Forgiveness – the Impossible Part

 

Forgiveness is the fragrance that the violet sheds on the heel that has crushed it.   - Mark Twain

Forgiveness is the fragrance that the violet sheds on the heel that has crushed it. – Mark Twain

Forgiveness evaded me for most of my life – not the understanding, but the doing. As a 5 year-old Christian, I understood the concept: I disobey, but God doesn’t spank. The concept matured over the years, but the part where we turn around and do the same for others never followed.

I’ve taken communion countless times, reminded myself to forgive and be forgiven, repeated the Lord’s Prayer, “forgive us our debts as we forgive our debtors” and assumed that the process was working. Harboring unchanging grudges and white-washing it with a beautiful ritual seemed sensible and normal. Repeating the ritual despite the fact that old wounds didn’t heal never struck me as insanity.

What we forgive too freely doesn't stay forgiven.  - Mignon McLaughlin

What we forgive too freely doesn’t stay forgiven. – Mignon McLaughlin

Forgetting works well for little slights, but larger injuries refuse to be forgotten. This includes the wounds from past cataclysms–betrayals, lies, abandonments. But then there are the smaller wrongs that injure not as much by their severity as by endless repetition. What is more searing–an amputation or a thousand cuts? Families, friends and the people closest to us inflict and endure mostly the latter.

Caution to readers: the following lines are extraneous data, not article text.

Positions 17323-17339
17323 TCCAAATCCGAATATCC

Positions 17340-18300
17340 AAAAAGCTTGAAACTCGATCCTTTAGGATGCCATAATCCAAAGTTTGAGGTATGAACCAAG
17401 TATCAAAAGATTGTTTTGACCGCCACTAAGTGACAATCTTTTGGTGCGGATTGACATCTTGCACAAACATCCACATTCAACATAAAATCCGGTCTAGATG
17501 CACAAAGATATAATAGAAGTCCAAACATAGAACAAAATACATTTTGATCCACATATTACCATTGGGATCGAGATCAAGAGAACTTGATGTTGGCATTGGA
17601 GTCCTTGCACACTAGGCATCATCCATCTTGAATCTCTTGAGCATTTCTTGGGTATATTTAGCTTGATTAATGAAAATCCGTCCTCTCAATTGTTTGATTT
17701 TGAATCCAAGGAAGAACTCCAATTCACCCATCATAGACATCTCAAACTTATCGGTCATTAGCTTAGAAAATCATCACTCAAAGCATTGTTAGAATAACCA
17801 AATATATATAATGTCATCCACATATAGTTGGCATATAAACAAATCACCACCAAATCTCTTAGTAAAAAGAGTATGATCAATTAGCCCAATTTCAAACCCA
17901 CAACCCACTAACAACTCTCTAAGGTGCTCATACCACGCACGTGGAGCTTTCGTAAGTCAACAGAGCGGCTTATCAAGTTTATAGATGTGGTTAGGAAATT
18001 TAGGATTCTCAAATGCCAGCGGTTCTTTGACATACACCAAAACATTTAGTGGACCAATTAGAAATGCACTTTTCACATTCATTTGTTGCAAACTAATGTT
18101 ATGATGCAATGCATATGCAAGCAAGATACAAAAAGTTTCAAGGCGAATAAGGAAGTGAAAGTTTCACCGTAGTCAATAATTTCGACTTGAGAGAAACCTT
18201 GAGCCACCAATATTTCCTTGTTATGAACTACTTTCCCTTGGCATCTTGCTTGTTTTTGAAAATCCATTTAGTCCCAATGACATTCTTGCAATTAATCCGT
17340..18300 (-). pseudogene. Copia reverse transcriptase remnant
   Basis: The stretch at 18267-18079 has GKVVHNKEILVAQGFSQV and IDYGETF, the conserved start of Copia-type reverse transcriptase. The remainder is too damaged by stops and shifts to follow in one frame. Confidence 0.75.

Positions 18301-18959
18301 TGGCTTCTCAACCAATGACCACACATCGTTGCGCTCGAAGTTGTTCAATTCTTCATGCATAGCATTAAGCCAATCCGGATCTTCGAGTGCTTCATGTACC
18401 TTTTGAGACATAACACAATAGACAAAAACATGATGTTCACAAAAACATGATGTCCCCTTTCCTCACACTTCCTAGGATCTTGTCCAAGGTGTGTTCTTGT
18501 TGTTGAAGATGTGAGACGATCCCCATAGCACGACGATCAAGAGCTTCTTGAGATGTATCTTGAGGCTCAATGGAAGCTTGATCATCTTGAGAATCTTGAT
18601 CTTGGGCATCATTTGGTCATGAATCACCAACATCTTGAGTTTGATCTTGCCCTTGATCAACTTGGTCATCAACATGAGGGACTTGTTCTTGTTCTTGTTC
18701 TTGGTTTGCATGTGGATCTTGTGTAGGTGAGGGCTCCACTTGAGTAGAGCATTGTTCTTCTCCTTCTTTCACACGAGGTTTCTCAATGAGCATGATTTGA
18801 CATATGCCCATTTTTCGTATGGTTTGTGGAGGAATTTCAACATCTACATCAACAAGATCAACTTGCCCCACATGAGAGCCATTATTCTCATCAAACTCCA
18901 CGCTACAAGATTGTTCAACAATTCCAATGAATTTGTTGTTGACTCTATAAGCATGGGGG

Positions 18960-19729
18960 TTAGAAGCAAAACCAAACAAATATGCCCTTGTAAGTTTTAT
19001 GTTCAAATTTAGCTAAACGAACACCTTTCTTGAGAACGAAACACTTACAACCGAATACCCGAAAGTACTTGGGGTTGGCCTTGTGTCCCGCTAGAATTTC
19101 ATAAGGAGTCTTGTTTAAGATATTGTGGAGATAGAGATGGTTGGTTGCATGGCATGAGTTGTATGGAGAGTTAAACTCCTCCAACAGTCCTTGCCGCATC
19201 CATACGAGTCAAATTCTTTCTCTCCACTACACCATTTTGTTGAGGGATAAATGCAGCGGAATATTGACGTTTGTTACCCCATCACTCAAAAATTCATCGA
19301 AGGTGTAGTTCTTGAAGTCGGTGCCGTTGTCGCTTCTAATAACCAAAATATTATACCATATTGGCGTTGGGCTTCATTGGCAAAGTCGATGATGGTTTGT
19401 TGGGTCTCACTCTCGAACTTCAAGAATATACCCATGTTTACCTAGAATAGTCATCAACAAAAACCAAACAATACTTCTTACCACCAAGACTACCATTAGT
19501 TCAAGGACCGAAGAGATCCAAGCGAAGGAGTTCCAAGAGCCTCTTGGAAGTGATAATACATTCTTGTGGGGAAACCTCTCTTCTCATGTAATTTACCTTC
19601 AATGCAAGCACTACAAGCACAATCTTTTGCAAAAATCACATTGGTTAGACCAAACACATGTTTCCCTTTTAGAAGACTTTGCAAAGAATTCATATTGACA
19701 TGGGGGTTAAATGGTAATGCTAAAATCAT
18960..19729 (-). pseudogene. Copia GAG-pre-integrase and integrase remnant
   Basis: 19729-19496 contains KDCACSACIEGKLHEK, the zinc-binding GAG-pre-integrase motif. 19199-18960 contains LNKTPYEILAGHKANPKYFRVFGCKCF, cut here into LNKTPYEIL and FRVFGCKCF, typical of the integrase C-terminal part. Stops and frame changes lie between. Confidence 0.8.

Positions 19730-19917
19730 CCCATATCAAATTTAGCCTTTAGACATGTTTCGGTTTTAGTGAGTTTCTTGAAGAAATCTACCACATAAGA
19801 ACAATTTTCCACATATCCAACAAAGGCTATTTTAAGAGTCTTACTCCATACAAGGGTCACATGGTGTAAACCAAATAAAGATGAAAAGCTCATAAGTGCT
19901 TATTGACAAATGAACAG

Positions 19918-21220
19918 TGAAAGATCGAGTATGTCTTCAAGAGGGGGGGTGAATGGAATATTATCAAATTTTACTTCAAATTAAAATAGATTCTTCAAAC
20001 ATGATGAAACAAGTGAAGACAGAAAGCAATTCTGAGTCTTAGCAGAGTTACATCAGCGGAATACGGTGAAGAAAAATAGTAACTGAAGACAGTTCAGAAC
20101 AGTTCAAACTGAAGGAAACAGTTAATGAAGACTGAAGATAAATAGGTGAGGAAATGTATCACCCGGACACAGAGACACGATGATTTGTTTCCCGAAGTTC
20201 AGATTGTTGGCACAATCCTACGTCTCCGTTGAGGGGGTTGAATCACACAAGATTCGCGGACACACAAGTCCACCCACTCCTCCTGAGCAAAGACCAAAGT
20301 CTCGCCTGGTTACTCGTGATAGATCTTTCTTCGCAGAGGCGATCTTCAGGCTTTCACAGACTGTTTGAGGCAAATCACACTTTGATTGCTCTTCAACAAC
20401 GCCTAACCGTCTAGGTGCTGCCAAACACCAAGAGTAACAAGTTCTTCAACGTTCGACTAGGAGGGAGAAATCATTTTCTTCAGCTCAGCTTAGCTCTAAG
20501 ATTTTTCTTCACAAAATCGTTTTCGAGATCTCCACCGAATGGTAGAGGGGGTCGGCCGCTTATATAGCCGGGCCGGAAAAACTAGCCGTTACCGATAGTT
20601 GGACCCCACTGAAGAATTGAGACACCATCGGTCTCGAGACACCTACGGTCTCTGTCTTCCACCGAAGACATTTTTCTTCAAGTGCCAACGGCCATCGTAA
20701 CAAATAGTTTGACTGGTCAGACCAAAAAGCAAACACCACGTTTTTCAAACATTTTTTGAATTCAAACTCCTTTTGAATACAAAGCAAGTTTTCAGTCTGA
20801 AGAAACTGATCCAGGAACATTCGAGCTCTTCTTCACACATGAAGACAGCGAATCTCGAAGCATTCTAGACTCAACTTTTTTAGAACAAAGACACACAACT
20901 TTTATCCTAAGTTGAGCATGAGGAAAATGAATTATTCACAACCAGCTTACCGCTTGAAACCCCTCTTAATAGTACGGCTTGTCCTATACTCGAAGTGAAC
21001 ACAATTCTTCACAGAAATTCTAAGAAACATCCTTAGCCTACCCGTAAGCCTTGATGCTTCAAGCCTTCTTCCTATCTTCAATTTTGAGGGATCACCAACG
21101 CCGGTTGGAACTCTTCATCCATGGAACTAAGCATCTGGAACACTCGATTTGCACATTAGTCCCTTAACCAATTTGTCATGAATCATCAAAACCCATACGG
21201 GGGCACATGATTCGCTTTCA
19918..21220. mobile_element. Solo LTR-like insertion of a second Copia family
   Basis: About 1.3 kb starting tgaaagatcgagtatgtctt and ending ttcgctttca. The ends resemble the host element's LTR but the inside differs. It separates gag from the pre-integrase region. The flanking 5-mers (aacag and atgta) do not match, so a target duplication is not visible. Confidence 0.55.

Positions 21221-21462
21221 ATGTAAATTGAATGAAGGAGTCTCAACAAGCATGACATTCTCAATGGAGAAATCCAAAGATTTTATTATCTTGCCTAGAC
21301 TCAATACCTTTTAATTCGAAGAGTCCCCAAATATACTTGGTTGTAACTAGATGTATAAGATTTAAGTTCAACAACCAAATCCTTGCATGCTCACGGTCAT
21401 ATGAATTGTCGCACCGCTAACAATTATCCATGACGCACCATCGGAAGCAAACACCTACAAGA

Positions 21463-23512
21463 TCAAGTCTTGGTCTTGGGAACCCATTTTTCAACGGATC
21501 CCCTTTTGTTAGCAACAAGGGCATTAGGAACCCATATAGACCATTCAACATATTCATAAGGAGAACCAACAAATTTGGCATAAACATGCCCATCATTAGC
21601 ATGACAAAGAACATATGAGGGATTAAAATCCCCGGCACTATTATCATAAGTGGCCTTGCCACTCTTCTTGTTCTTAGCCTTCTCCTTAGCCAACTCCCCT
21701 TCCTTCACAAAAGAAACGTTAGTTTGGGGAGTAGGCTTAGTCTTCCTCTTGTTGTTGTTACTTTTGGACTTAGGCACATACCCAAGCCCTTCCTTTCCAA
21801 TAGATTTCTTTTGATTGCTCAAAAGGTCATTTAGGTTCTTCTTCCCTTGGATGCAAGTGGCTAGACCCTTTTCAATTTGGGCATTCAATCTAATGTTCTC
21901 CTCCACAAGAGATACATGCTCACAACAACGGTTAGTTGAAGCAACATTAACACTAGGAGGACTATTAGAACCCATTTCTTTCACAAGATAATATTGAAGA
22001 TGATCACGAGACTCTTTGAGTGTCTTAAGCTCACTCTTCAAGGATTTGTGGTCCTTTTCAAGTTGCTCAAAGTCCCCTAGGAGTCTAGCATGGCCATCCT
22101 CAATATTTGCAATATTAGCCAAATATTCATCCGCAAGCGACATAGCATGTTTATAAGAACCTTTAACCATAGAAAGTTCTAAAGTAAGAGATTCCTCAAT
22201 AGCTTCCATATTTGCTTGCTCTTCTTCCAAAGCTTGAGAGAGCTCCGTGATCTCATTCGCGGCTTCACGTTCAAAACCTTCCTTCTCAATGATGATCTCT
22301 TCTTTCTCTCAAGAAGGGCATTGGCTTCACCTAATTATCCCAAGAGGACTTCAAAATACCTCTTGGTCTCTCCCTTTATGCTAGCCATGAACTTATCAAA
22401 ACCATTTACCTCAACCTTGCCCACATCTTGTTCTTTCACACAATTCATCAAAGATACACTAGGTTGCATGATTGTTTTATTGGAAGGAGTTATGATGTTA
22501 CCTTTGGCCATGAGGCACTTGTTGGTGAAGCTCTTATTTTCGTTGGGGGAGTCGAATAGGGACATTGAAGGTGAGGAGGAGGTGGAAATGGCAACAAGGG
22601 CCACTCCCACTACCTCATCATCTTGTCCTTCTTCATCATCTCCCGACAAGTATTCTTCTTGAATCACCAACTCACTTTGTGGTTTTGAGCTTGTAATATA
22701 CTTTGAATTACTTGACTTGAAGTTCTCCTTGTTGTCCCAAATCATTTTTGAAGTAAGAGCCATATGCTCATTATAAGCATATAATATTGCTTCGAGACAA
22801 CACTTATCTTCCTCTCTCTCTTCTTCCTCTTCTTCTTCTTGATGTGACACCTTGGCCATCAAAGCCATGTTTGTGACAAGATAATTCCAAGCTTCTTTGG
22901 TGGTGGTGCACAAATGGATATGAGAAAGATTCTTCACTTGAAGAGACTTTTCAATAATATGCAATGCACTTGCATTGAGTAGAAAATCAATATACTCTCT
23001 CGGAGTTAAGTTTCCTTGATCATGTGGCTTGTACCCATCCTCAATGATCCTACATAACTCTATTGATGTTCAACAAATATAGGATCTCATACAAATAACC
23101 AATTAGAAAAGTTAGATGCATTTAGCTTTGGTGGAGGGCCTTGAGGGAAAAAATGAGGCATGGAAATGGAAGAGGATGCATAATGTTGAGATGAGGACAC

The toughest act of forgiveness might be forgiving loved ones for what they are not. Every father is sometimes absent and every mother is sometimes neurotic. No spouse can maintain the intensity of love’s earliest days. No child can match our hopes for them. Mental health requires us to cope with a constant stream of such disappointments. Either we forgive people for being human or shrivel into bitterness.

Forgiveness is not an occasional act. It is a constant attitude.  - Martin Luther King Jr.

Forgiveness is not an occasional act. It is a constant attitude. – Martin Luther King Jr.

Martin Luther King Jr. said that forgiveness is a constant attitude, which is exactly what ADHD brains don’t do. Intentions and mind-sets disappear the second we turn to the next shiny thing. The whole basis for computerized attention tests is that people with ADHD can’t keep our brains poised to click on certain symbols, but not others, for 20 consecutive minutes.  How, in heaven’s name, are we supposed to maintain permanent intentions?

A few months after starting Strattera, I had an earth-shaking experience. For the first time in my memory, I changed an emotional attitude by decision, not impulse. It happened while I was playing Uno with my wife and our sons who were 5 and 8. My wife was aggravated at how competitive I was being and told me to lighten up. I told her I would try, knowing from the previous thousand efforts that my game mode controller only had two settings: ‘Destroy All Competitors” and “I’m Bored and Will Now Leave”.